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Is the gold rush for travel nurses over?

Travel nursing hit its absolute peak during the COVID-19 pandemic from 2020 to 2022. It was a lucrative niche for skilled nurses to hit it big financially. These nurses would travel from low-impact areas to high-impact areas, chasing that gold rush. They left their stable incomes to forge their own paths in different areas of the country.

Travel nurses worked for agencies that would hire them out to healthcare facilities. The agency gets paid for every travel nurse contract they secure. Healthcare facilities would double, triple, and even quadruple their rates to land these contracts.

As the COVID-19 pandemic peaked throughout the country at different times, travel nurses were called to those areas. Travel nurses worked in schools to implement state-wide testing programs. They worked at the health department to help track COVID-19 cases. In some areas, they helped administer much needed vaccines.

But, COVID-19 cases are finally retreating after 4 long, long years. And so is the need for travel nursing. Agencies are starting to reduce their rates to reflect the lowered market demand. With healthcare facilities needing fewer nurses, there are fewer assignments available.

Travel nurses are having their contracts canceled before they even begin. Or, they’re renegotiated for less than half the price. The gold rush is over.

Travel nursing isn’t going away entirely. It’s always been here and it likely always will. There is still a national shortage of nurses. So, some parts of the country will still pay more for nurses to meet their coverage. But the weeks of $10,000 paychecks are long gone. Travel nursing salaries and opportunities are starting to become more aligned with the rest of the nursing industry.

So what’s next for travel nurses?

Why choose travel nursing?

Most travel nurses are highly skilled. They’ve spent years at the bedside before they transition to a full-time travel role. Most travel nurses work in an ICU, medical-surgical role, or operating room. Only about 2% of nurses are travel nurses.

Travel nurses crave their freedom. They perform a more autonomous role in many cases. Without their bosses breathing down their necks, they are in their own bubbles as they work.

Financially, most staff salaries can't match travel nursing salaries. When a hospital is willing to pay 4x your regular salary, it’s hard to pass that up. On average, travel nurses make $479 more a week than staff nurses.

The highest-paying city is San Francisco, California. A labor and delivery nurse in San Francisco can make almost $2,000 in a single week. An anesthetist can make

102% more as a travel nurse than as a staff nurse. They can rake in $3,600 in a week.

You can make enough money to work for 3 months and take an entire month off to reset. Not many other jobs set you up for this work-life balance- besides freelance writing.

And then comes one of the biggest perks: traveling. Travel nurses can pick their assignments all over the country. Curious about Denver? Pick up a 3-month contract and spend your downtime skiing all winter. Not your vibe? Just move on at the end.

Close to total freedom.

So what’s next for travel nurses?

It looks like travel nurses are looking for options away from the bedside. After four long years of COVID, nurses are burned out. They may be looking for low-acuity options. Stepping away from the bedside is an excellent choice for travel nurses who need a reset but still want their freedom.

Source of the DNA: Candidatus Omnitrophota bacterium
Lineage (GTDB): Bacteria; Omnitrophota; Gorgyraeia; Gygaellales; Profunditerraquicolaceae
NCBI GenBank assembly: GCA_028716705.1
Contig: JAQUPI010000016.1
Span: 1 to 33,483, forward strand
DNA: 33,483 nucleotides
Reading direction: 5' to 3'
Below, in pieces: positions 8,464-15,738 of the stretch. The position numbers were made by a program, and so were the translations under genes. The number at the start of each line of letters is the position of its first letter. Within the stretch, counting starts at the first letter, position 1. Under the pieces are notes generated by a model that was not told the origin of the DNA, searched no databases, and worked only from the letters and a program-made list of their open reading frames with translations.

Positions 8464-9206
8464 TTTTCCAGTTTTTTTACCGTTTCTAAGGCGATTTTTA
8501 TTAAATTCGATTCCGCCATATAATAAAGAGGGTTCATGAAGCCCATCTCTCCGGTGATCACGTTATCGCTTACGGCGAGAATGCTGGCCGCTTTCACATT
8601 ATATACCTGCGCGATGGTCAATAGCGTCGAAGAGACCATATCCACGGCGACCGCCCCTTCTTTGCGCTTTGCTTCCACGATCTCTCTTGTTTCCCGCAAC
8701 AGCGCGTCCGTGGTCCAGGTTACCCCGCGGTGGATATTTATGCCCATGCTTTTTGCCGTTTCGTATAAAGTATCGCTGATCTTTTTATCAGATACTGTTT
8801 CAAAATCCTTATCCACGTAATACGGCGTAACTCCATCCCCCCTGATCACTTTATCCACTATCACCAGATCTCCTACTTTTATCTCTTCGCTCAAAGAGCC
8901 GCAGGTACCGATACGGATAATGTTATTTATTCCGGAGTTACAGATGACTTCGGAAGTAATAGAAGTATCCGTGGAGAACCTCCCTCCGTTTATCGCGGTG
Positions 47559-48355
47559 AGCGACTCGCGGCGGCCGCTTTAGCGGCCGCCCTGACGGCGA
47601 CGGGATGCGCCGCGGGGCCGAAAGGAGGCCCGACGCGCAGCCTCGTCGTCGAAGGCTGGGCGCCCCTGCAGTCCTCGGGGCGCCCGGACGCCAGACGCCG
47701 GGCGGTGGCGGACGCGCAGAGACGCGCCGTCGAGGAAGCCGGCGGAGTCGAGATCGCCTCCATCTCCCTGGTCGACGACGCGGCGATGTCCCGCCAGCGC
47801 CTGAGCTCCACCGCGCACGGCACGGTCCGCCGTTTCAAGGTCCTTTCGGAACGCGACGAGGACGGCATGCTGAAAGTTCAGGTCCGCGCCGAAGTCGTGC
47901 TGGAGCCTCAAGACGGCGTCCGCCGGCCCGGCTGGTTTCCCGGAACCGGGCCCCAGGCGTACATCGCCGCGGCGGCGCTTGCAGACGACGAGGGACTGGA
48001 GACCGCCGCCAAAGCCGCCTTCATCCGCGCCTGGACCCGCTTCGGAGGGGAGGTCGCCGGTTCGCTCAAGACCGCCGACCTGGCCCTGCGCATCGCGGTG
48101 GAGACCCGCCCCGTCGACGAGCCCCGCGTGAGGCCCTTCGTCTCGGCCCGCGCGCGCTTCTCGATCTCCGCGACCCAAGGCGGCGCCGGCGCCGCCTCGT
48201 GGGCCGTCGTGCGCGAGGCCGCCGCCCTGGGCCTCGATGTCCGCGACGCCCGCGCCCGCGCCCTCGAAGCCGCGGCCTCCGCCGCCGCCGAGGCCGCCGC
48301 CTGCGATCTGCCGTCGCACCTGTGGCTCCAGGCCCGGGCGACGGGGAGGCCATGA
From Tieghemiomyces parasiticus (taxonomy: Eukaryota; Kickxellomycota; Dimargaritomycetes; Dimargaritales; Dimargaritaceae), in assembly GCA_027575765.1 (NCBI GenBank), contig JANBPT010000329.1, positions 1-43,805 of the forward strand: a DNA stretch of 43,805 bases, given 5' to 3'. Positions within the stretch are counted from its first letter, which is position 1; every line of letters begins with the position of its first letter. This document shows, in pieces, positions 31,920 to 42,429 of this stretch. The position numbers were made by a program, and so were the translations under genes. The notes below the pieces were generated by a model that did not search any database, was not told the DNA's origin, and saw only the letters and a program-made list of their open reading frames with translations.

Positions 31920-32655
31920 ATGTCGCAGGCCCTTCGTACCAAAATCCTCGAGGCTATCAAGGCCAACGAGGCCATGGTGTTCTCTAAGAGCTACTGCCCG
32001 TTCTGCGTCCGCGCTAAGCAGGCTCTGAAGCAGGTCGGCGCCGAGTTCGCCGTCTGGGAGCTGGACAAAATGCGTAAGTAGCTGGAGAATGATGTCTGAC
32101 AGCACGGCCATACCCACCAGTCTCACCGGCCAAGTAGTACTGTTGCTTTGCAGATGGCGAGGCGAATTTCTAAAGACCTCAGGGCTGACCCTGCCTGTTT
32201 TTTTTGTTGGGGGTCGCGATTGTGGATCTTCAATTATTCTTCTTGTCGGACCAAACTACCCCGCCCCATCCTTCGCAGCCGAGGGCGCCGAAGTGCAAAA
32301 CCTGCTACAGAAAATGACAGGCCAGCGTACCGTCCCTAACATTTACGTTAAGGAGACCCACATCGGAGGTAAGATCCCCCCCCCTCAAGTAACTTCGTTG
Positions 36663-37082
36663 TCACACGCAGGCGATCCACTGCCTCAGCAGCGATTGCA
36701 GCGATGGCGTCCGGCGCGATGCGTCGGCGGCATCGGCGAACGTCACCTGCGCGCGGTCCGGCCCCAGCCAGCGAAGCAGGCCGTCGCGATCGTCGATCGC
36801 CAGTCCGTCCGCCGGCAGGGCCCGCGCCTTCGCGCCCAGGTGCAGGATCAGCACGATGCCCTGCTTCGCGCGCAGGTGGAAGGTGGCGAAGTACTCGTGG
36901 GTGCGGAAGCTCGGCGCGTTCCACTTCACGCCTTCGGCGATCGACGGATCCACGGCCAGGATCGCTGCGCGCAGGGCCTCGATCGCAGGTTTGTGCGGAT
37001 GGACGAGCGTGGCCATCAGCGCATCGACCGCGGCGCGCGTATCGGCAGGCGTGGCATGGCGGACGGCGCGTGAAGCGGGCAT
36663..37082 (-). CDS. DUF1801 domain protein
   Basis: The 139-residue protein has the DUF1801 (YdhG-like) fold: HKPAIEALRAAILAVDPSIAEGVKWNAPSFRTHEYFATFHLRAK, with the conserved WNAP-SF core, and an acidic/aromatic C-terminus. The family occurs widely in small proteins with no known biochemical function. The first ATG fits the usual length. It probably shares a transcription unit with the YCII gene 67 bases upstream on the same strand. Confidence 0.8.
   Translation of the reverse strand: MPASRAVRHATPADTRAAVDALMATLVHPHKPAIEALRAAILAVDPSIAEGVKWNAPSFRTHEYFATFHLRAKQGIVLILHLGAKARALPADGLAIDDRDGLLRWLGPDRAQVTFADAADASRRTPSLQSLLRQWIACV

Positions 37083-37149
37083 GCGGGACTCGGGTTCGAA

Solopreneurship is the next obvious choice for travel nurses. For people that love

flexibility, freedom, autonomy, traveling, and money, freelancing may be the perfect solution. As a travel nurse, you were never quite your own boss, but you were close. As a solopreneur, you are in charge of every aspect of your career.

Freelance writing can be your next travel assignment. It can offer you the total freedom you’re used to and the salary you’re looking for.

You can:

  • Set your salary

  • Set your own hours

  • Work as little or as much as you want

  • Take as many vacations as you want

  • Decide exactly who you want to work with

  • Work remotely from anywhere in the world

Sound familiar?

How long does it take to become a freelance writer?

It doesn’t take long to become a full-time freelance writer. You can be up and running in a month with paid clients. The best part about freelance writing is that you need absolutely no start-up capital. All you need is a computer and the Internet.

You need no special credentialing or degree to become a freelance health writer. You don’t even have to write about your previous work experience. You just have to have a basic understanding of English and how to research medical topics.

Can you really make a similar salary to travel nursing?

You may not make the same as you did as a travel nurse at the height of the pandemic. I’m not sure many industries can match $10,000 weeks. But, you can make $10,000 a month as a freelance writer. And you can make even more as a medical writer.

But this doesn’t happen overnight. For some people it does. But for others, it can take a couple of years to get there. It depends on how quickly you raise your rates and how much effort you put into your new career.


Travel nursing during COVID-19 was the wild, wild west. You could pick your own contracts anywhere in the country while making more money than you ever had. But the wild, wild west has seen its end. So what’s a travel nurse to do?

If you’re looking for a flexible schedule and the ability to work from anywhere in the world, check out freelance writing. Set yourself up with a competitive salary as your own boss. With no startup capital needed and no prior experience, freelance writing may be just the solution travel nurses need.

Curious about how you can become a freelance writer?

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